On top of that the capital gains that do arise are likely to be eligible for a 50% discount (if held for more than 1 year), regardless of whether you hold in your own name or in a trust.

Trusts also cost a little to set up and maintain, which is no issue if you expect the benefit to exceed or justify the cost. Whether or not you do decide to use a trust for share investments often comes down to personal preference and priorities, and the more complicated your finances become the more likely it is that a trust could become useful. 'Small' investors may have no real need for such a structure, while larger players may find that the potential advantages really start to add up as their portfolio grows. As always, it's important to start with the end in mind, so it might be worth looking at where you plan to be as well as where you're starting from.


Free residex reports

Our good friends at Verix Finance recently sent a few bits and pieces to us, as part of their thanks for our presentation at their March seminar on using the tax system to your advantage. Amongst this, there was a good handful of vouchers for a free Residex Comparative Market Property Report. Rather than use them all ourselves, we thought that it might be a better idea to offer these to our clients and readers of our blog.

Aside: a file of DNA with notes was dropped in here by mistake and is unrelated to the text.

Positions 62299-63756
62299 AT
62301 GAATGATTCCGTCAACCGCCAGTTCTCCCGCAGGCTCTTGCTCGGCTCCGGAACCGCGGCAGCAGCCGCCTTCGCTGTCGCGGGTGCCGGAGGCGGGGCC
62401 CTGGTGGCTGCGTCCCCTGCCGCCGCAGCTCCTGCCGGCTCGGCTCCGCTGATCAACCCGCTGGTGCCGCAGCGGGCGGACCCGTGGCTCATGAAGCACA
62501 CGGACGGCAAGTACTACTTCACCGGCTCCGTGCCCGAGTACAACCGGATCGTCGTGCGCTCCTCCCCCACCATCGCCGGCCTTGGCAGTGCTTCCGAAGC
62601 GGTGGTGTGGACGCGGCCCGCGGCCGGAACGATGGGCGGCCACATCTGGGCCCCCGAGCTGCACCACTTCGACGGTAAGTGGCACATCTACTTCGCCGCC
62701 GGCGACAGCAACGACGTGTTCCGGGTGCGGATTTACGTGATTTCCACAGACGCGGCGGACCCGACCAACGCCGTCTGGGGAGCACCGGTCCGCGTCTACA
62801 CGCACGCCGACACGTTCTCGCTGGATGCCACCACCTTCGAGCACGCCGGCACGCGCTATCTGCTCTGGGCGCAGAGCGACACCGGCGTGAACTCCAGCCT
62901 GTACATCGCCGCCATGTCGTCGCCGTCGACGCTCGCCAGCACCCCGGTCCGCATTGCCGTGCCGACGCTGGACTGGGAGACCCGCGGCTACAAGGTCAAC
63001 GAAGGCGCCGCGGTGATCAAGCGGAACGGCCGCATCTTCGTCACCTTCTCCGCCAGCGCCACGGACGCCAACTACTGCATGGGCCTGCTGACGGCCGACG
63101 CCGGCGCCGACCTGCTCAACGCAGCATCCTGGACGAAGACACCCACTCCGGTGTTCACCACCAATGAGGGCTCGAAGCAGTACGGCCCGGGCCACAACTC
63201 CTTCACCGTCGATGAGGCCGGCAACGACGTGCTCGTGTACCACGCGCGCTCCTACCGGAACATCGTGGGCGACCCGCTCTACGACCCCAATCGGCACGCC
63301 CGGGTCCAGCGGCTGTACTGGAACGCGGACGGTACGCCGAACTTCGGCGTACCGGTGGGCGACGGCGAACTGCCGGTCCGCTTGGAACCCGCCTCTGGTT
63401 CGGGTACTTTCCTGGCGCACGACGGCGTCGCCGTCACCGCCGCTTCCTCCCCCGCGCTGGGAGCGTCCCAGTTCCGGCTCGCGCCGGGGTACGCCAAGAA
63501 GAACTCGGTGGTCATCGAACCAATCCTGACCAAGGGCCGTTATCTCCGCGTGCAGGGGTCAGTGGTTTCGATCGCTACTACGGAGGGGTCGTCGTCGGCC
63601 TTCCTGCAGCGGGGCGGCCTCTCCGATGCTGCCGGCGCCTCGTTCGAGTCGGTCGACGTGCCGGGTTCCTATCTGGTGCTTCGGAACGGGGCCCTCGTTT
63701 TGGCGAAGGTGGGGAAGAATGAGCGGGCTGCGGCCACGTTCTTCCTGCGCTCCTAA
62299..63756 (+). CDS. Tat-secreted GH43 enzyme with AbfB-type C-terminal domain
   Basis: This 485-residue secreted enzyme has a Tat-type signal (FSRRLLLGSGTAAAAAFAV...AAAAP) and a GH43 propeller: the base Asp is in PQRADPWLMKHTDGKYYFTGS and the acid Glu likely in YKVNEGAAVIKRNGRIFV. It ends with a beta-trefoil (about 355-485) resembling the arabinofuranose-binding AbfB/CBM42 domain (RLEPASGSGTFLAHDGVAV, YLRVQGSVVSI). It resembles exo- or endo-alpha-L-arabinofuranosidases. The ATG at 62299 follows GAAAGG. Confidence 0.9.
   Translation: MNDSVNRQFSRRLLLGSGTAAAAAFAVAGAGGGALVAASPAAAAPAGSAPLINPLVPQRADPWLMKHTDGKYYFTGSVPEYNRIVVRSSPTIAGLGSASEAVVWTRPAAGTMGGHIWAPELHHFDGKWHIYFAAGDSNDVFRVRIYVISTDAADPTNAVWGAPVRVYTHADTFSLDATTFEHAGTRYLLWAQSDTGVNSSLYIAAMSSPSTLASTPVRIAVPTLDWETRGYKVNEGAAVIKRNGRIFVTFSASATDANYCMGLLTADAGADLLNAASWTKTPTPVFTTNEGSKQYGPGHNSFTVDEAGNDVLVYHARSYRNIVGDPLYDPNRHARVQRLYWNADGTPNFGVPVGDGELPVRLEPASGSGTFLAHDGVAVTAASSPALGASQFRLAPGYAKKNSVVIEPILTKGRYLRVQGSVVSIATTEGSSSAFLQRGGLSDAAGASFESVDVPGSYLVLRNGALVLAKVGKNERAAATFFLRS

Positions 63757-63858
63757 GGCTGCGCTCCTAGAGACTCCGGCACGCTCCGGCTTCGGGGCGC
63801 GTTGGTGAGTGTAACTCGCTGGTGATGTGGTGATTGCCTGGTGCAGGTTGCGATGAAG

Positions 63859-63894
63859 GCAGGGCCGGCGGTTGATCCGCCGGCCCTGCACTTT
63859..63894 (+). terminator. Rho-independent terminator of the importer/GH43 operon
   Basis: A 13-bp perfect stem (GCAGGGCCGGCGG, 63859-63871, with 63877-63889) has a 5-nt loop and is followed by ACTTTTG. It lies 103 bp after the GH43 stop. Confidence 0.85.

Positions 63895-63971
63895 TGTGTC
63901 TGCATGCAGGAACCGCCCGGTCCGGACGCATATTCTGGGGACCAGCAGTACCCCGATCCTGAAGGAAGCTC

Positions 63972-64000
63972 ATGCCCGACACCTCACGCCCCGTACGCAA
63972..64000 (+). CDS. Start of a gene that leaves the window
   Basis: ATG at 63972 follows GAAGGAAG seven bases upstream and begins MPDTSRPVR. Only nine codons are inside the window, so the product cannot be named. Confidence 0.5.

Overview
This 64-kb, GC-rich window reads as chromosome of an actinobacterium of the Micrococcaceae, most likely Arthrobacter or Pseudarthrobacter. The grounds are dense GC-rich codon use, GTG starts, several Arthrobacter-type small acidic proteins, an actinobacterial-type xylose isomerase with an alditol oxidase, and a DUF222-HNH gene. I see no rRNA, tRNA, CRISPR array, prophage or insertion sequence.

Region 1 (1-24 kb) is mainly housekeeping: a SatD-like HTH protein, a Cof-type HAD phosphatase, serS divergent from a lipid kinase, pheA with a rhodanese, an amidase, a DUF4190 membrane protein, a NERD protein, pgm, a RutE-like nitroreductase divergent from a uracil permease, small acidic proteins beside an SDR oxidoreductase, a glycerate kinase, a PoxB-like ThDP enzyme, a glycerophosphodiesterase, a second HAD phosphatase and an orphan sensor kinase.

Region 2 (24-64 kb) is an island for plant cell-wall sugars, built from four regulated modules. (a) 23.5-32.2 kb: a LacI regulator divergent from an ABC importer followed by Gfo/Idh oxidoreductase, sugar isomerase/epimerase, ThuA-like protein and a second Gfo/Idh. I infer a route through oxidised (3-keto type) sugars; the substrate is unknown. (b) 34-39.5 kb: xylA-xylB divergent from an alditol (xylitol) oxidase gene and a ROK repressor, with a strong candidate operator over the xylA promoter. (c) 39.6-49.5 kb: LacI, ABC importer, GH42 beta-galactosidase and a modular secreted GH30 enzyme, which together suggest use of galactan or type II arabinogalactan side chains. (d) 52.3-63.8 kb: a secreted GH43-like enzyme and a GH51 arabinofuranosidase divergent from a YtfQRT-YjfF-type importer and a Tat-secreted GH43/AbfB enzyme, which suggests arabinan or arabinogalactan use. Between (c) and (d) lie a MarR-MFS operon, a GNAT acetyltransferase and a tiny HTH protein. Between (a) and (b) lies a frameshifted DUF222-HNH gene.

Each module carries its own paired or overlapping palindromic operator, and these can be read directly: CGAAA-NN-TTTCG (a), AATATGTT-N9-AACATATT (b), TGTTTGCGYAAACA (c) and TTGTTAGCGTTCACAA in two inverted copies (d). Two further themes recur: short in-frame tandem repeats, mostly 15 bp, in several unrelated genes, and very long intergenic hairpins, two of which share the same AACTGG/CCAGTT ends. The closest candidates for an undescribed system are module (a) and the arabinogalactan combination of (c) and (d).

These reports can help you assess the value of a particular property and include previous sale prices along with suburb demographics and property trends in the area.

If you'd like us to send one of these vouchers out to you (for use on any property that you like), please either comment below or email Dannielle, and we'll get you hooked up quickly.

Bye the way, the next Verix seminar is on this week! The topic is all about negotiation tactics and James will be along to help answer any accounting or investment questions that you might have, as well. Our readers can get a special discount by using the code HOW when ordering your tickets. See you there!


Property analysis #11 - Leasehold in the ACT

Alrighty, I’m heading to the capital for this one.